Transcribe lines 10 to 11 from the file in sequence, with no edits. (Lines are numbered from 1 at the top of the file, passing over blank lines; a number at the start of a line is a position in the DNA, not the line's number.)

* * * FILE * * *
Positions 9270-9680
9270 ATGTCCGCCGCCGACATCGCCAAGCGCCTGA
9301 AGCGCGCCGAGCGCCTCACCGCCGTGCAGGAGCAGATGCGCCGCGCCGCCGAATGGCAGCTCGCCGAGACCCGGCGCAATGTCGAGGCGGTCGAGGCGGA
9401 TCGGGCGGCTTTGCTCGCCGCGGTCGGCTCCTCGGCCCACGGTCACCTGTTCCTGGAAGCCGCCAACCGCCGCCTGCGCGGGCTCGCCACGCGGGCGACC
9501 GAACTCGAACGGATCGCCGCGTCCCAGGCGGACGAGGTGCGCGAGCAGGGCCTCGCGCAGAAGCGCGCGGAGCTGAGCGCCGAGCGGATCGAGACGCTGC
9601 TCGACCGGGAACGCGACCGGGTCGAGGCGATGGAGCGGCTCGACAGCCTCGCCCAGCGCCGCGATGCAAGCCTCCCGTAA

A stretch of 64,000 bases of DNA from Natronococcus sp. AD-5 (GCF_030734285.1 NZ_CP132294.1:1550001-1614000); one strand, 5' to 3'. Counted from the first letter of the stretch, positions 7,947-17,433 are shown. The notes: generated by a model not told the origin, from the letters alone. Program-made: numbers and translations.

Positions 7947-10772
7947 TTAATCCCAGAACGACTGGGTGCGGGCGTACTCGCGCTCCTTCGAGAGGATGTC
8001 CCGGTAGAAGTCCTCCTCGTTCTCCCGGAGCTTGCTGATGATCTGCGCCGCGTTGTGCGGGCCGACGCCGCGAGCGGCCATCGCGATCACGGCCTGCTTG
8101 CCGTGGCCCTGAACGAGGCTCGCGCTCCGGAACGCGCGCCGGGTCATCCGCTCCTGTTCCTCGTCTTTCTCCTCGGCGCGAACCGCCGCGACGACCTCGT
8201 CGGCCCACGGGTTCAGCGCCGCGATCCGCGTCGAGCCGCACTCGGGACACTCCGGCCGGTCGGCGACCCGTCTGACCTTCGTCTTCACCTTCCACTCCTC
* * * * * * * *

8001 CCGGTAGAAGTCCTCCTCGTTCTCCCGGAGCTTGCTGATGATCTGCGCCGCGTTGTGCGGGCCGACGCCGCGAGCGGCCATCGCGATCACGGCCTGCTTG
8101 CCGTGGCCCTGAACGAGGCTCGCGCTCCGGAACGCGCGCCGGGTCATCCGCTCCTGTTCCTCGTCTTTCTCCTCGGCGCGAACCGCCGCGACGACCTCGT